That is not necessarily true. Everyone in this environment is vulnerable whether you work harder or not. If you work in a commercial entity, a government entity, or a non-profit, your job is not secure. What this means is that you should be preparing as though you will lose your job tomorrow. If you have been planning to start a business this is the best time to start this new venture. Sometimes losing a job makes this easier to do. Do not wait for your employer to give you the push. Start on your own terms, start now, and be prepared.

3. ”This is not the time to start a new business because we are in a recession.”

Again, this is not true. I am sure you have heard “buy low and sell high” by many investment gurus. If this is good enough for investing in someone else’s company, why is this not good for you to invest in your own future company? Many other entrepreneurs did it. Steve Strauss, in 2003 wrote for the USAToday that, 16 of the 30 corporations that make up the Dow Jones industrial average at the time got their starts during recessions. These are 16 of the largest companies listed on the New York Stock Exchange. Three notable companies in this group of 16 are:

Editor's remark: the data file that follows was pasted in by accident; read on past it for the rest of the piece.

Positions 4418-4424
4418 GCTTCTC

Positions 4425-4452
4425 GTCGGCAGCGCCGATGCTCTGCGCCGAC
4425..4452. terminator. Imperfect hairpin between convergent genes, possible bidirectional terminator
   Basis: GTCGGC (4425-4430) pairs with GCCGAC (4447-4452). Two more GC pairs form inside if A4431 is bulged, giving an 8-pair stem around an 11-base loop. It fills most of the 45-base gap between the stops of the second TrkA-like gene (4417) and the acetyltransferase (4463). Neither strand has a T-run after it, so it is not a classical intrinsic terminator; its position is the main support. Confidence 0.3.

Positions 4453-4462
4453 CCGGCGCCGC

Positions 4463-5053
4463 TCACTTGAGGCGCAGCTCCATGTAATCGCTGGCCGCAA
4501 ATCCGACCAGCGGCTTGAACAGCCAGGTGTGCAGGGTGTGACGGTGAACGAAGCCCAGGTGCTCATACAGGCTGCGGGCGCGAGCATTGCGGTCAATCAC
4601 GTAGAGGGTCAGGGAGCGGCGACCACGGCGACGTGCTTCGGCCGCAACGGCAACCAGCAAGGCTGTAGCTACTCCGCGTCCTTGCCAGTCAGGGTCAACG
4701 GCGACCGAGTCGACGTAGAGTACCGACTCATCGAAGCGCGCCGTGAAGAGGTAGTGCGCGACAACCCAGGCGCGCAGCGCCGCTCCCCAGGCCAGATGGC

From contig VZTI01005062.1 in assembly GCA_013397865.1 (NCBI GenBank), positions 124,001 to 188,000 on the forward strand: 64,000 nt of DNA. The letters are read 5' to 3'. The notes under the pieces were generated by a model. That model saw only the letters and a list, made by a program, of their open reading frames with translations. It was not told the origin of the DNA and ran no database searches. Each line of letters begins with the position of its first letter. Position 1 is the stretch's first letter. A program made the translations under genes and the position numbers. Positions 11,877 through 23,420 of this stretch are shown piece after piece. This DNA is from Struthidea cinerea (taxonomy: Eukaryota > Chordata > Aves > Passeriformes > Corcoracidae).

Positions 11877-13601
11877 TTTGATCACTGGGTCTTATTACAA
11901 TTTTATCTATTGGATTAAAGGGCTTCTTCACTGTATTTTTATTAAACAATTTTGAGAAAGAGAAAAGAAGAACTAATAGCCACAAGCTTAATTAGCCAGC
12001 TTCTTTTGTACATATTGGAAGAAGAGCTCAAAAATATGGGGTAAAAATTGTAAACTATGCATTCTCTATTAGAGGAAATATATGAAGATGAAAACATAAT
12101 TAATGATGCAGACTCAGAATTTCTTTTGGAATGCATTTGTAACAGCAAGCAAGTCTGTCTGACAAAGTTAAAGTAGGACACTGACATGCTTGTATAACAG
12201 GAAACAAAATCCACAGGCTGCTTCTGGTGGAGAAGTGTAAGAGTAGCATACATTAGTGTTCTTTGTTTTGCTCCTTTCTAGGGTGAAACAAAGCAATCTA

• Disney began during the recession of 1923-24.
  • Hewlett-Packard begun during the Great Depression (in 1938).
  • Microsoft began during the 1975 recession.

Thus, invest in your company now. Everything is on sale and many of the financial experts like Clark Howard agree. Workers, offices space, equipment, vehicles, and gas are cheaper, just to name a few.

Highly skilled workers are being laid off. They cannot find work and they are cheap for you to hire. I recently heard an employment expert say that for every $10,000 an unemployed person hopes to make they should expect to be unemployed for one month. That means if they are looking for a $70,000 job they can expect to be unemployed for about 7 months. In this environment, most laid off workers do not have this kind of time. As a future employer you are in “the driver’s seat”. You can get this highly skilled worker for less than they made with their last employer. The amount of course is dependent on how much money they had in their rainy day fund. Do not go to low however, because they will leave quickly when things get better.